The King Cheetah will only survive as long as his brothers and sisters in the wild can. With the latest census of only 7500 cheetahs left in the wild. Not only the normal spotted cheetahs’ gene pool is diminishing but also that of the King.

The King Cheetah


What Speed does a Cheetah Run?

A question I get often, how fast can a cheetah run?

The cheetah is built for speed, long lean body, small head, long legs. But they are sprinters and not long distance runners such as Painted dogs

A full grown adult cheetah running at full speed, can reach up to 115km per hour (over 70mph). They can do this for only about 400 meters, then are too exhausted to carry on and have to rest, even if they have caught their prey.

One stride is eight meters (26 feet). They can cover 25 meters ( 82 feet) in 1 SECOND!!!  This actually makes them fly over the ground in the chase. This means they cover 100 meters in less than 5 seconds. Faster than any man or animal.

They can accelerate faster than any sports car, 0 – 100kph in 2.5 seconds. A golden blur of pure muscle and co-ordination.

The tail is very important at high speeds as it is used as a rudder. Not round but oval and heavy and used for balance. It can move 20 times per second, small movements to maintain balance when turning.

The spine is long and supple bending the hind legs inwards, outside and overlapping the front legs to propel them forward.

The heart is bigger for more oxygen hence more energy

The nostrils are also bigger for more air intake, again allowing more oxygen into the blood.

Their claws are permanently out, like a dog. These claws enable the cheetah a better grip, just as a sprinter uses spiked running shoes. They have one very sharp claw, the dew claw which is used when catching their prey. This claw is further up the leg and is always sharp and bent like a hook for grabbing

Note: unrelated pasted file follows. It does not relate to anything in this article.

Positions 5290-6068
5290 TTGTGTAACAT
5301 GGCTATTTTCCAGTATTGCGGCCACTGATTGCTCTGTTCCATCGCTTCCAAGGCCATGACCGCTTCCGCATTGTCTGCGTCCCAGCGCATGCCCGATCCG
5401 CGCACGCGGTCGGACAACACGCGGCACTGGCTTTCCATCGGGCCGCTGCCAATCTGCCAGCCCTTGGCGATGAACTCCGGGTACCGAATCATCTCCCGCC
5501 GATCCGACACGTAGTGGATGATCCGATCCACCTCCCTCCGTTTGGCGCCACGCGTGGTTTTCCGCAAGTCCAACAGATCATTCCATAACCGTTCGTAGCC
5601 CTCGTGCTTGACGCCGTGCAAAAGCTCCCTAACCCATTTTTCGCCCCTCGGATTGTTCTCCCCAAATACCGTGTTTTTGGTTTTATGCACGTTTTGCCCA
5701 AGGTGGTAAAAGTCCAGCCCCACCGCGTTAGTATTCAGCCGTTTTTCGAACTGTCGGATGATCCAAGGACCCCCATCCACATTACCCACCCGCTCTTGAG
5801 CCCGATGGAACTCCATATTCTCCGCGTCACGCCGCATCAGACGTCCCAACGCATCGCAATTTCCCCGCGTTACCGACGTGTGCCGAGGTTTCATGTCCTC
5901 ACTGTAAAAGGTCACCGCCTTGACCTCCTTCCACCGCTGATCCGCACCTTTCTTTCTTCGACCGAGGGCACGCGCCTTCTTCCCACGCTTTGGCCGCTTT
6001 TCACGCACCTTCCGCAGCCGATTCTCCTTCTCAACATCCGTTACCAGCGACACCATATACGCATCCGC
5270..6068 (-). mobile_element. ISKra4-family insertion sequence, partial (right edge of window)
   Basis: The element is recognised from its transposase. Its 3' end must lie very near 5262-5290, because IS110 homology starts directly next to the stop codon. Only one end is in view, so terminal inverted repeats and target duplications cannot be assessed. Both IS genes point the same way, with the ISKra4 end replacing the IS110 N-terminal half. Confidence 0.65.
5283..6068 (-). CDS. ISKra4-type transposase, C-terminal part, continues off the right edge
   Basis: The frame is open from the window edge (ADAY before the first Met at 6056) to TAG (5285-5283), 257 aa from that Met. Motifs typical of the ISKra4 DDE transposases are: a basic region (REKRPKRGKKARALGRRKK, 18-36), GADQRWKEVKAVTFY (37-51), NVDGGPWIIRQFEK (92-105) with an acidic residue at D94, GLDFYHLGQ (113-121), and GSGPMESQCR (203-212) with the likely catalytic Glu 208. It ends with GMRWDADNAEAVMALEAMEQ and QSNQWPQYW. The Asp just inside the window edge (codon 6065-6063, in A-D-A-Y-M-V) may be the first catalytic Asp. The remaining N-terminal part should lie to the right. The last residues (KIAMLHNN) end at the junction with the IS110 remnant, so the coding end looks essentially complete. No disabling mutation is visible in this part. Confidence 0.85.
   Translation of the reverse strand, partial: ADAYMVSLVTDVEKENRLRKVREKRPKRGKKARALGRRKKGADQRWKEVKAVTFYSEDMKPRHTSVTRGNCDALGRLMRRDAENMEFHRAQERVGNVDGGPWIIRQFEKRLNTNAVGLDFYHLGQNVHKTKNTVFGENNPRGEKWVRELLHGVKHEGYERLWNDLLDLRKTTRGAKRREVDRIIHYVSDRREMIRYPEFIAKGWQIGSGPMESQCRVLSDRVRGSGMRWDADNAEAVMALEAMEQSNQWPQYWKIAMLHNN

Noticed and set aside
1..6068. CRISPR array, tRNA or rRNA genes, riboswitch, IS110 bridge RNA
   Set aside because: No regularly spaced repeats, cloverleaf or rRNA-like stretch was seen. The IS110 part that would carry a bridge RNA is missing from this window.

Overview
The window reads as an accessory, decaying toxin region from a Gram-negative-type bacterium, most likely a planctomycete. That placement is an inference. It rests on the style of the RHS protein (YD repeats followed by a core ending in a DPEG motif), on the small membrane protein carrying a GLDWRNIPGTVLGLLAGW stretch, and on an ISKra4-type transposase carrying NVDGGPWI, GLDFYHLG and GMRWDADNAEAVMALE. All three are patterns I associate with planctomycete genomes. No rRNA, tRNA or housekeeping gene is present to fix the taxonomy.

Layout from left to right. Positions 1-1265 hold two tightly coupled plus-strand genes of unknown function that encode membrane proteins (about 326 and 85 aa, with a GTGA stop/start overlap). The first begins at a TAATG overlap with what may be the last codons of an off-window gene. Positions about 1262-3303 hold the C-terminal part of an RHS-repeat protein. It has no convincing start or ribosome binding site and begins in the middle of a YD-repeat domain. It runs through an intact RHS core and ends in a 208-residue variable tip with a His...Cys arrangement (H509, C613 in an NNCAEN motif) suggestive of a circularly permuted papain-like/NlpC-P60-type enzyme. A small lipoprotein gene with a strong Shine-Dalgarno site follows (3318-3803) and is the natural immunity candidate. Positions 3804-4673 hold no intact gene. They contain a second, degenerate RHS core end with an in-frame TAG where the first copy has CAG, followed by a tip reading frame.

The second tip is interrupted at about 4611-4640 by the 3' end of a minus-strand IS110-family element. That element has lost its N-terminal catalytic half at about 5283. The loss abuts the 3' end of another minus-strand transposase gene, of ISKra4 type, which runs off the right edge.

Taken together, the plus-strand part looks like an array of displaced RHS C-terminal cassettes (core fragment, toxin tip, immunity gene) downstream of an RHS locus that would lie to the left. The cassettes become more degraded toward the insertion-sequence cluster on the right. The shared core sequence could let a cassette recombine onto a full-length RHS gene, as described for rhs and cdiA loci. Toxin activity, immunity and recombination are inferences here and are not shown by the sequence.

Next time you are in a car, check your speedometer at 100kph (70mph). That is a cheetah running speed, almost into top gear.

Cheetah at full speed
Low flying



One thing that is needed when working with animals is PATIENCE. Normally I am not a patient person but when it comes to working with Cheetahs I find that they are not the brightest of animals but with patience they will do what you want them to.

Such things as the routine feeding, cleaning their camps, the early morning check, something the cheetahs get used to. One of my favorite times is the early morning check up, walking quietly around all the enclosures, going in to see that the cheetahs are okay. This is a morning routine for the cheetahs as well, when they see me it is normally a stare as they lie in their overnight bushbed as if saying, “when’s lunch?” I, like most animal people talk to my cats, they don’t reply much but by being able to walk around or past them shows a trust in the animal.

My favorite picture is the one above. When we have cubs they, plus their mother, get fed twice a day, A routine everyone soon gets used to. Some mothers are greedy so I have to put 2 dishes in, one for her and the other for the cubs. Over time this regular pattern leads to a trust from the mother to let me put the dish closer to the cubs, they get used to the routine then something like the above picture happens.

I was patiently waiting for them all to finish, just sitting inside their enclosure when one of the cubs walked up to me. I put out my hand and the cub reached out to touch me. It was an amazing feeling, especially as the mother was watching the whole thing. Acceptance and trust.